The Chapel Hill Town Council met Wednesday to discuss new ideas for an affordable housing plan. From new ways to fund new developments and revamping existing units, some town council members said they are fully invested in affordable housing in Chapel Hill.
Town Council member Nancy Oates, who is part of the Council Committee on Affordable Housing, said part of the money will have to come from a bond as well as other new revenue sources. She said Chapel Hill carries expectations for a certain lifestyle that is made possible by people who make significantly less money than their wealthier neighbors.
“We need to make a place for them,” Oates said. “Not view them as people who need our charity, but as people who are respected members of our community who are doing a very important job for us. We need to make sure that we’re doing what we can to make a place for them.”
Town Council member Maria Palmer said when people know exactly where there money is going, whether it be toward affordable housing or other projects they always respond better. She said having a specific plan for the public before a bond referendum is one of several main goals.
Making a financial strategy should be realistic and efficient, town council member Michael Parker said. While there were no fast answers to these questions raised in the work session, Parker said he wants the town to be financially smart while also attaining their goals within the strategy.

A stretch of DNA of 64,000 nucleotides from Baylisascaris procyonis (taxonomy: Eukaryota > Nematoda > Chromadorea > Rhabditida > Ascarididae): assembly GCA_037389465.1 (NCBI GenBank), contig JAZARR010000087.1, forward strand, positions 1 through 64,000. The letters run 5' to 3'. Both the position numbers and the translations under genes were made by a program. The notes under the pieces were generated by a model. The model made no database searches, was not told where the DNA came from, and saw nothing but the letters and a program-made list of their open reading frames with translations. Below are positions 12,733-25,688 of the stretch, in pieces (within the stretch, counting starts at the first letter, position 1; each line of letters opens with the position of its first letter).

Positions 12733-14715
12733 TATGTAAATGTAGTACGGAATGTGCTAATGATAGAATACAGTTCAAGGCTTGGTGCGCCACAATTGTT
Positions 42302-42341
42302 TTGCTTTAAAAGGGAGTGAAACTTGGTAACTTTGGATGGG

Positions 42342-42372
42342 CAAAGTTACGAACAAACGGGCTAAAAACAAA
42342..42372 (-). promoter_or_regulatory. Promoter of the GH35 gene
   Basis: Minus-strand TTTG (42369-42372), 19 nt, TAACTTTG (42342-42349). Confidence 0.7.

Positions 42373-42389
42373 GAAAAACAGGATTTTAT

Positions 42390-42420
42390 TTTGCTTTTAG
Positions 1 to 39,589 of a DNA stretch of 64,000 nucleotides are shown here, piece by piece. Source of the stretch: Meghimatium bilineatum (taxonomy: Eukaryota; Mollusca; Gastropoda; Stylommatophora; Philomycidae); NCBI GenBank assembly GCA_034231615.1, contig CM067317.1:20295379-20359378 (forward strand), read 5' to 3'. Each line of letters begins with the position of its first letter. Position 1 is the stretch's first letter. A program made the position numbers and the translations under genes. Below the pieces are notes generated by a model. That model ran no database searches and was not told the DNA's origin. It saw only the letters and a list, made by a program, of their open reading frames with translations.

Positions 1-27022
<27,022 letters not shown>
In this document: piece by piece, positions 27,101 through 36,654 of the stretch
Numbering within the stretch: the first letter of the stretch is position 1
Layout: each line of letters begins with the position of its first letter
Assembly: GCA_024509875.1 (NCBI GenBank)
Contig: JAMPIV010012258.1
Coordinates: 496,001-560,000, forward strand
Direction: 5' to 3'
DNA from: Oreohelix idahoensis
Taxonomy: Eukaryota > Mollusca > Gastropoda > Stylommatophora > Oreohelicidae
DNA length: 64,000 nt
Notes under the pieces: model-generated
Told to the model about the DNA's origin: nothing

During the discussion, Oates said she noticed people had different definitions of affordable housing. She said she defines the people who need affordable housing with incomes around $40,000 per year, which includes town and hospital employees and teachers with 10 years of experience.
“Housing is still a challenge if you’re making that kind of income,” Oates said. “This is a core group that does the kind of work we need to expect good schools in Chapel Hill. We expect good service: for the buses to run on time, the garbage to be picked up, that sort of thing. In order to do that, we’ve got people who are holding those jobs and it’s important to have them live in town.”
Palmer said the best definition for affordable housing is what is laid out in the federal guidelines.
“I pastored the Hispanic community and an immigrant church, worked with the NAACP and refugee groups, negotiated rent payments and help people get utilities connected and cosigned with them,” Palmer said. “I’m very familiar with how difficult it is to get affordable housing and how devastating it is to lose your affordable housing — whether your apartment complex gets sold an then they don’t take your vouchers or for different reasons," she said.
Parker said the decision for a plan will be made in the spring after the town council elections — which could affect what the current council is trying to establish.
Eugene Farrar, a write-in Chapel Hill Mayoral candidate, said there needs to be more actions taken than conversations had when it comes to affordable housing.
“Chapel Hill does not have affordable housing,” he said. “Why build three or four or five bedroom houses when you know the middle class people can’t afford to live here? It would be really nice if we and you look at every person in this campaign that has affordable housing on their agenda/platform, but every year it goes unnoticed and totally forgotten about once they get elected."
Palmer said the election will have a role to play in the drafting of the affordable housing plan.
“It will now depend on who gets elected,” Palmer said. “Those two new people who come on the board will have to learn a lot quickly and some of the candidates don’t have a clue. It’s not necessarily starting from scratch, but it’s going to be a new council with less expertise and some new people who will have to learn what we have done and what the possibilities are.”
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